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Differences in Thermal Tolerance Among Sockeye Salmon Populations

Eliason, Erika J., Clark, Timothy D., Hague, Merran J., Hanson, Linda M., Gallagher, Zoë S., Jeffries, Ken M., Gale, Marika K., Patterson, David A., Hinch, Scott G., Farrell, Anthony P.
Science 2011 v.332 no.6025 pp. 109-112
Oncorhynchus nerka, adults, climate, environmental factors, fish, heart, heart rate, heat tolerance, migratory behavior, mortality, rivers, summer, water temperature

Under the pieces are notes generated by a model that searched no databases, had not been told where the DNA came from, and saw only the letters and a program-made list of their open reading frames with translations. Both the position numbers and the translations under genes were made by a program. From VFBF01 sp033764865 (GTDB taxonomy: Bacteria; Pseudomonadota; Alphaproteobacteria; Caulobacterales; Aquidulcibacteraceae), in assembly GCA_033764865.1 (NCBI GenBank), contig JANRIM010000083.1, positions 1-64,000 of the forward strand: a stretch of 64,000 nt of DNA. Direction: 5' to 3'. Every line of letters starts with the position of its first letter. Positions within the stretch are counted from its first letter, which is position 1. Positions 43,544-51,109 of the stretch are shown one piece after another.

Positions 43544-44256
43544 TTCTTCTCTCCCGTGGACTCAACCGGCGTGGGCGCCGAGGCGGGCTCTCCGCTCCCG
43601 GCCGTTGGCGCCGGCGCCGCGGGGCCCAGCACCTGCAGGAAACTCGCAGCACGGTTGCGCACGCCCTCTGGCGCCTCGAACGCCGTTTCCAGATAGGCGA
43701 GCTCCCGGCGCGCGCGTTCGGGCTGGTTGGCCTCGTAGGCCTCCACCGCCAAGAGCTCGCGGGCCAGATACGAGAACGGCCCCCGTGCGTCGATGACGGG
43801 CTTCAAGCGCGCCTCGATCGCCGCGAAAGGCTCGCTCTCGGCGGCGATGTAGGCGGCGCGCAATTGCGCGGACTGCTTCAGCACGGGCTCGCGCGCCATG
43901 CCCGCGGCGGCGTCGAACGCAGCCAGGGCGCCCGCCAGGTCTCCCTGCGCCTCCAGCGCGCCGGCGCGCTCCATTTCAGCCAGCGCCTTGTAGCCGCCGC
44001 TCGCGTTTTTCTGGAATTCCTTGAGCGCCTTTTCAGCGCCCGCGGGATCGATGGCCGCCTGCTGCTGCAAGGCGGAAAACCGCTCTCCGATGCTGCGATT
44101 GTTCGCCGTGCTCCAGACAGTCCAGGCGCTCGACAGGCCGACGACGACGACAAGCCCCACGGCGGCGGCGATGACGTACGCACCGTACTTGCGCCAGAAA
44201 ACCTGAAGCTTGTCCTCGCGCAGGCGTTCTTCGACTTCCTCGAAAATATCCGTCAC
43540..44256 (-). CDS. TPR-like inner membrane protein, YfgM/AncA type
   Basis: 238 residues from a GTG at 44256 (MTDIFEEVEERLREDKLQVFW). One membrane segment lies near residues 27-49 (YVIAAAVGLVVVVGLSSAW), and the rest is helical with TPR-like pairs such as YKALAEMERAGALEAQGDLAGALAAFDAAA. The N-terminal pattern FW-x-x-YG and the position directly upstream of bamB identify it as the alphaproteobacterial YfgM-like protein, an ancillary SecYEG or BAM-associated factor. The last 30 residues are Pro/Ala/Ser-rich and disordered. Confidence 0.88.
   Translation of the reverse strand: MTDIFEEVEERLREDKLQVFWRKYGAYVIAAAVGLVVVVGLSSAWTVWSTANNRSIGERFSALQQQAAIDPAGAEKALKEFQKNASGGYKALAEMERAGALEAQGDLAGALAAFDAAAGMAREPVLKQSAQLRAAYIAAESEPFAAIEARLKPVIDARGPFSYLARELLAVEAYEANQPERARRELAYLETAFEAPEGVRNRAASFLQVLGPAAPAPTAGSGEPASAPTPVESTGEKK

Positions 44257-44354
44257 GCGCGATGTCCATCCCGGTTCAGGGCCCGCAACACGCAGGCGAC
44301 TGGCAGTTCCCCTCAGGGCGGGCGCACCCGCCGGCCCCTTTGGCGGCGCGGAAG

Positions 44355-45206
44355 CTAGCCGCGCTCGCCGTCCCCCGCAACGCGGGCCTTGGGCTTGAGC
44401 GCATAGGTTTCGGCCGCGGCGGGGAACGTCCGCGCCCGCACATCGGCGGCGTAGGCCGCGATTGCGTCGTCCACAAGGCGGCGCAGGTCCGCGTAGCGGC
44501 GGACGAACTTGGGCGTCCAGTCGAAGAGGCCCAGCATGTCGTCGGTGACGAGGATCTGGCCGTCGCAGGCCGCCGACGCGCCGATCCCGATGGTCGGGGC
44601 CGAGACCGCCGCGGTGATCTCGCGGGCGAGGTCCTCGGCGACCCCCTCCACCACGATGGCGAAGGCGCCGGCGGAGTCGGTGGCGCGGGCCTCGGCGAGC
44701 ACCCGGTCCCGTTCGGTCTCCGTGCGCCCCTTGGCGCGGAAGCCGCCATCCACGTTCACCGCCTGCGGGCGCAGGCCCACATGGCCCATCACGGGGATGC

Climate change-induced increases in summer water temperature have been associated with elevated mortality of adult sockeye salmon (Oncorhynchus nerka) during river migration. We show that cardiorespiratory physiology varies at the population level among Fraser River sockeye salmon and relates to historical environmental conditions encountered while migrating. Fish from populations with more challenging migratory environments have greater aerobic scope, larger hearts, and better coronary supply. Furthermore, thermal optima for aerobic, cardiac, and heart rate scopes are consistent with the historic river temperature ranges for each population. This study suggests that physiological adaptation occurs at a very local scale, with population-specific thermal limits being set by physiological limitations in aerobic performance, possibly due to cardiac collapse at high temperatures.